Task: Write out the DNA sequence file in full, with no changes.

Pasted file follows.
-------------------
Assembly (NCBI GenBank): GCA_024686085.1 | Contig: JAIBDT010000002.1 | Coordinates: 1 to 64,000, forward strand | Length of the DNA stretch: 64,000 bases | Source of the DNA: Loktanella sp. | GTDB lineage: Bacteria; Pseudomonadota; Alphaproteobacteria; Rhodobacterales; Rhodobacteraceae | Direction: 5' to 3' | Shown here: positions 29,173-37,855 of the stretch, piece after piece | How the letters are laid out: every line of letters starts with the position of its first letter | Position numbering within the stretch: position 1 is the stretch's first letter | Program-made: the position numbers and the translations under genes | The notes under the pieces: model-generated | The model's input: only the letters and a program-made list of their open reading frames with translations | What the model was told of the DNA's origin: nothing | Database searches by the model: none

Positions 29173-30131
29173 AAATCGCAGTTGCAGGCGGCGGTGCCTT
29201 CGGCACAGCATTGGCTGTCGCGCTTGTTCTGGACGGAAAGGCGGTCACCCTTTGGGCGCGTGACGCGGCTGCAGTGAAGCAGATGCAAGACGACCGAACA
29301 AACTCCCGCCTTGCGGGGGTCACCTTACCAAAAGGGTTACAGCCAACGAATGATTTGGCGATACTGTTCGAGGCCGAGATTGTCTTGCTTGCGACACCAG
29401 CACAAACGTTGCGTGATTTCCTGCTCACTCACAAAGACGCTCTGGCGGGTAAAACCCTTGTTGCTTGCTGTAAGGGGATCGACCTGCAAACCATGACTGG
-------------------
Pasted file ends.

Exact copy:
Assembly (NCBI GenBank): GCA_024686085.1 | Contig: JAIBDT010000002.1 | Coordinates: 1 to 64,000, forward strand | Length of the DNA stretch: 64,000 bases | Source of the DNA: Loktanella sp. | GTDB lineage: Bacteria; Pseudomonadota; Alphaproteobacteria; Rhodobacterales; Rhodobacteraceae | Direction: 5' to 3' | Shown here: positions 29,173-37,855 of the stretch, piece after piece | How the letters are laid out: every line of letters starts with the position of its first letter | Position numbering within the stretch: position 1 is the stretch's first letter | Program-made: the position numbers and the translations under genes | The notes under the pieces: model-generated | The model's input: only the letters and a program-made list of their open reading frames with translations | What the model was told of the DNA's origin: nothing | Database searches by the model: none

Positions 29173-30131
29173 AAATCGCAGTTGCAGGCGGCGGTGCCTT
29201 CGGCACAGCATTGGCTGTCGCGCTTGTTCTGGACGGAAAGGCGGTCACCCTTTGGGCGCGTGACGCGGCTGCAGTGAAGCAGATGCAAGACGACCGAACA
29301 AACTCCCGCCTTGCGGGGGTCACCTTACCAAAAGGGTTACAGCCAACGAATGATTTGGCGATACTGTTCGAGGCCGAGATTGTCTTGCTTGCGACACCAG
29401 CACAAACGTTGCGTGATTTCCTGCTCACTCACAAAGACGCTCTGGCGGGTAAAACCCTTGTTGCTTGCTGTAAGGGGATCGACCTGCAAACCATGACTGG